For now, ex-lobbyist chooses to fight charges rather than cooperate with federal prosecutorsBy Pete Yost, AP
Friday, August 6, 2010
Lobbyist: What stories does he have to tell?
WASHINGTON — Justice Department prosecutors made it clear in private discussions in recent months that once-prominent lobbyist Paul Magliocchetti could limit his legal exposure if he cooperated fully in a criminal investigation that could eventually spell trouble for members of Congress.
Never known for backing down from a fight, Magliocchetti refused to cooperate, people close to Magliocchetti say. On Thursday, Magliocchetti was hit with an 11-count grand jury indictment for allegedly making illegal campaign contributions.
His decision to battle it out in court means that, for the time being at least, the Magliocchetti probe isn’t likely to spill over onto Capitol Hill. However, that could change if he ultimately agrees to tell prosecutors what he knows, say people familiar with the investigation who spoke on condition of anonymity about the still-open criminal probe.
On Friday, Justice Department spokeswoman Laura Sweeney declined to comment on the Magliocchetti case.
Democrats on the House Appropriations defense subcommittee were favored recipients of donations by lobbyists in Magliocchetti’s firm, PMA Group Inc.
Legal proceedings in the Magliocchetti case are expected to move too slowly to add to Democratic woes in midterm political campaigns, with Democratic Reps. Charles Rangel of New York and Maxine Waters of California facing public trials in the House before election day.
For nearly two years, Magliocchetti’s long lobbying history on Capitol Hill has made him a focus of federal prosecutors looking into possible criminality in the awarding of “defense earmarks” — the hundreds of millions of dollars that members of Congress steer to defense contractors in a process that circumvents competitive bidding.
Defense contractors flood key members of Congress with campaign donations each year in the late winter and early spring, a ritual of giving that always occurs around the time key congressional appropriators decide which of the dozens of earmark requests they receive will go into the upcoming budget.
Magliocchetti made a career out of turning for help to the House Appropriations Subcommittee on Defense, where Magiocchetti had been a congressional staffer before he opened his lobbying boutique. Magliocchetti developed especially close ties with longtime defense subcommittee chairman, Rep. Jack Murtha, D-Pa., who died in February.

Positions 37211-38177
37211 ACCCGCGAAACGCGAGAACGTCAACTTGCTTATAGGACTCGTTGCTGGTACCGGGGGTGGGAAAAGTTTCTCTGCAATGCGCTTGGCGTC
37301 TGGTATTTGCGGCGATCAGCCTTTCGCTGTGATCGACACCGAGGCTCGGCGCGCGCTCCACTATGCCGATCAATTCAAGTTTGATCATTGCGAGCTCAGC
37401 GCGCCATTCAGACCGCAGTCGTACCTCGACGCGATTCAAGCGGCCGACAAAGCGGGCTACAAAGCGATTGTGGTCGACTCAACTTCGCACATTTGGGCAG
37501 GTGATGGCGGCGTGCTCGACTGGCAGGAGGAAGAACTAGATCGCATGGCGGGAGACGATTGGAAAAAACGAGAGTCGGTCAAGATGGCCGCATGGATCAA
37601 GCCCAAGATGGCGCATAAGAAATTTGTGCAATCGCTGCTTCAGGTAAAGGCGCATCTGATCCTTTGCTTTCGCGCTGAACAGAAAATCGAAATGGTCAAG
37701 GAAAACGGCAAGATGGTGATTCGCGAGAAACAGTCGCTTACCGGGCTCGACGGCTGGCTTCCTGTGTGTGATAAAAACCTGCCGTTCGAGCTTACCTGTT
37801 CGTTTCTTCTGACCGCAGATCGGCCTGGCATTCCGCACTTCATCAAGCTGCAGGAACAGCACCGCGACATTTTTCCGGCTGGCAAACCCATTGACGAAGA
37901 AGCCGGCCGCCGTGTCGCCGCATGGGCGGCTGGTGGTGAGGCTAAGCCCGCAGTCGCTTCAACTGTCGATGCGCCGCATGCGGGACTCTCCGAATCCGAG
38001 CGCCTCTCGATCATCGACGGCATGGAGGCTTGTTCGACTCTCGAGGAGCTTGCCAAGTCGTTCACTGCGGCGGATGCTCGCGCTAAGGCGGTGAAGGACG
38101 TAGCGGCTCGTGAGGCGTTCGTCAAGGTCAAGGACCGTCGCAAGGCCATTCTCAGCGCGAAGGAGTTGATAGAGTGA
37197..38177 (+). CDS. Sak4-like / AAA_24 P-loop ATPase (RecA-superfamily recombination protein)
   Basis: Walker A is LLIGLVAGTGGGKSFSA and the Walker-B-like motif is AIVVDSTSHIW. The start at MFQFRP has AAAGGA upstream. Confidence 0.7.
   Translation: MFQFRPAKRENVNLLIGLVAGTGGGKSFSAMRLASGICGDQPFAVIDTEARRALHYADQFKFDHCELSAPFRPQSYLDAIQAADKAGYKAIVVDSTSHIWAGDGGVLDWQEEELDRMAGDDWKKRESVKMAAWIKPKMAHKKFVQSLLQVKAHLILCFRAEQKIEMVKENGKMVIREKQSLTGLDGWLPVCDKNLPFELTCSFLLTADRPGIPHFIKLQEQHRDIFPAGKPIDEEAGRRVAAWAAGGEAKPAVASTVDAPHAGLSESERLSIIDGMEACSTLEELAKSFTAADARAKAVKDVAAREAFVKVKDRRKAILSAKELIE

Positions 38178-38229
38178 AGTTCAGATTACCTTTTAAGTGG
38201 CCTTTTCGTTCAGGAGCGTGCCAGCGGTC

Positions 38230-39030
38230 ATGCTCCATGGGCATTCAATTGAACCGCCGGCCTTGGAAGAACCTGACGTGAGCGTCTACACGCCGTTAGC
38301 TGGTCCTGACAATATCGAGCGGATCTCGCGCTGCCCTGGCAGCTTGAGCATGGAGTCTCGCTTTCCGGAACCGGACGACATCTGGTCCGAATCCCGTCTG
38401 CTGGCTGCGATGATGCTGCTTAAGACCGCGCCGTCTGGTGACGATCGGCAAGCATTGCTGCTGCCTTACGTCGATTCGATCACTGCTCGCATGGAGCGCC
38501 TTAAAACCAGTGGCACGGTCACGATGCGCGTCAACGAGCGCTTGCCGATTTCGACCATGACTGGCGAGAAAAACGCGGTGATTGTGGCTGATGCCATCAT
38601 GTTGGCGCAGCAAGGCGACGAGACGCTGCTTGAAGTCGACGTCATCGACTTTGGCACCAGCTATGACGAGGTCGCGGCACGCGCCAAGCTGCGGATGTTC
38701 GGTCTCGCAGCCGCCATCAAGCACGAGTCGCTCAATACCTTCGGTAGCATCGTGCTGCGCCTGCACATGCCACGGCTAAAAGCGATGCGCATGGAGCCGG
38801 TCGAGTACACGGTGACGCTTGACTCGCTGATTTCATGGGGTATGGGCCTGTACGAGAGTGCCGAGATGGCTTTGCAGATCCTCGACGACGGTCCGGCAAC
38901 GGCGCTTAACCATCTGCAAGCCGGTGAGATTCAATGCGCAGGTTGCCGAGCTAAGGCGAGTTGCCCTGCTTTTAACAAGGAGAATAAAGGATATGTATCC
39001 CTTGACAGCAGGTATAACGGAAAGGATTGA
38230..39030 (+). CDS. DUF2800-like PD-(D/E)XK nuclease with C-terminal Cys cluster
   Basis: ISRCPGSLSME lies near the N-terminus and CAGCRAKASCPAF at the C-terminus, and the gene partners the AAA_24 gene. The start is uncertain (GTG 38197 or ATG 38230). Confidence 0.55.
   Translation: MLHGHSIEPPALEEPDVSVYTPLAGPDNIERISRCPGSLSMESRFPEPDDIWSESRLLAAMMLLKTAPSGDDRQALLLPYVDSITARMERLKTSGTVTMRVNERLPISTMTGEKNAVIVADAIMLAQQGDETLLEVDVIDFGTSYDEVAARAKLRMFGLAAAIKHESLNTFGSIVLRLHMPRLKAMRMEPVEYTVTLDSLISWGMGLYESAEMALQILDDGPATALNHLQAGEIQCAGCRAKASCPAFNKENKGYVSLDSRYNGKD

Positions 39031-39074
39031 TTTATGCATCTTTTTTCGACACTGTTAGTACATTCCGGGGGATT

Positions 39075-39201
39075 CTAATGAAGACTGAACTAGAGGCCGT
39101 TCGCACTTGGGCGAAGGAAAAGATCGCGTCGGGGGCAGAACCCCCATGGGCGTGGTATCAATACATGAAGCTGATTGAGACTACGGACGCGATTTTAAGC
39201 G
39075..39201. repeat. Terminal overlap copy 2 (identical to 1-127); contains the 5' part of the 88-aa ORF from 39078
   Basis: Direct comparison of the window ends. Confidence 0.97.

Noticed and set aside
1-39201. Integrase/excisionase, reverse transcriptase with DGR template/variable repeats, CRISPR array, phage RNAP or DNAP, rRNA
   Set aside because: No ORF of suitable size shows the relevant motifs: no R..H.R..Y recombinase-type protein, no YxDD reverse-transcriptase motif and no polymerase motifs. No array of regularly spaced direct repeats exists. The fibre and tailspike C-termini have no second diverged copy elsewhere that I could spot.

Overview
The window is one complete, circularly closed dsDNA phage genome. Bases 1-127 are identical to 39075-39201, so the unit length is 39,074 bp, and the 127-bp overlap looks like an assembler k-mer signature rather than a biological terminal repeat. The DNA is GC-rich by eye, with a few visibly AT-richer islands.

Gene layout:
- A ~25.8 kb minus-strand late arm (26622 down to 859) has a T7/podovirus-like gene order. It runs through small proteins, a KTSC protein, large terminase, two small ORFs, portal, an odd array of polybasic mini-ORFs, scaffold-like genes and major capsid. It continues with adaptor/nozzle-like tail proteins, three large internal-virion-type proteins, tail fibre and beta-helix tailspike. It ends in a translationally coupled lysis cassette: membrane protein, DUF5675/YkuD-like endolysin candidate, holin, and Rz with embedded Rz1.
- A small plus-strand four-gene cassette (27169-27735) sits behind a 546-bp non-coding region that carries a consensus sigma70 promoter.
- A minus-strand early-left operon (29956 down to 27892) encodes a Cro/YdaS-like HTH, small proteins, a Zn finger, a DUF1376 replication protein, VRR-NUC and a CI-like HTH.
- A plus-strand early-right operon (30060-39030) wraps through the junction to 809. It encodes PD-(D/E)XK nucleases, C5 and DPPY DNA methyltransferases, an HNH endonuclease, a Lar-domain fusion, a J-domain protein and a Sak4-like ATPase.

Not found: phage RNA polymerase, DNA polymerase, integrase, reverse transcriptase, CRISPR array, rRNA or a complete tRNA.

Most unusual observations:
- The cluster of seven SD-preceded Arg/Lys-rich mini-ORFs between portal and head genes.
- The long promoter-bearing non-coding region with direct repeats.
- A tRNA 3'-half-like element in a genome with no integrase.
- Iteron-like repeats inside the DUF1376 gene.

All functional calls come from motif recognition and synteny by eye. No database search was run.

For now, prosecutors have only the cooperation of Magliocchetti’s son Mark, who pleaded guilty in the same investigation on the same day his father was indicted.
The younger Magliocchetti was a lobbyist at his father’s firm until it closed over a year ago, after FBI agents raided it in the probe of campaign donations and earmarks. Unlike his father, Mark Magliocchetti’s case involves a single violation of federal campaign finance law — making unlawful contributions to campaign committees and political action committees of various candidates. He could face little or no jail time
For the better part of two decades, Paul Magliocchetti played the Washington lobbying game better than almost anyone else in town.
One of the early successes that put him on the map in Washington was the work he did for New York Yankees owner George Steinbrenner, who received a $58 million bailout from Congress for his shipbuilding business.
The indictment alleges that from 2003 to 2008, Magliocchetti used hundreds of thousands of dollars in corporate funds to illegally advance money to or reimburse family members, acqaintances and the firm’s lobbyists for donations to “scores of campaign committees and political action committees of candidates for federal office.” The indictment alleges that Magliocchetti engaged in the illegal conduct “to achieve his twin goals of increasing PMA’s influence and enriching himself.”
In the Justice Department probe, a federal grand jury over a year ago subpoenaed documents from the office of Rep. Pete Visclosky, D-Ind., from some of Visclosky’s employees and from the congressman’s campaign committees.
The Congressional Ethics Office followed up with a Magliocchetti-related inquiry of its own into seven House members on the defense subcommittee, recommending that the House Ethics Committee look further into Visclosky’s conduct and that of Rep. Todd Tiahrt, R-Kan.
The ethics committee closed its probe of Visclosky and Tiahrt, concluding the evidence does not support a determination that any law, regulation, rule or other applicable standard of conduct was violated.
The Congressional Ethics Office turned over evidence gathered in its inquiry to the Justice Department probe in May.
The other five members of the defense subcommittee whose conduct was examined in the PMA-related inquiry by the ethics office were Democrats Murtha, Norman Dicks of Washington, Marcy Kaptur of Ohio and James Moran of Virginia, and Republican Rep. C.W. “Bill” Young of Florida. The ethics office recommended dismissal in all five instances and the ethics committee did so.
Tags: Appropriations, Campaign Finance Improprieties, Campaigns, Criminal Investigations, Defense Appropriations, Indictments, Lobbying, North America, Political Action Committees, Political Corruption, Political Ethics, Political Fundraising, Political Issues, Political Organizations, United States, Washington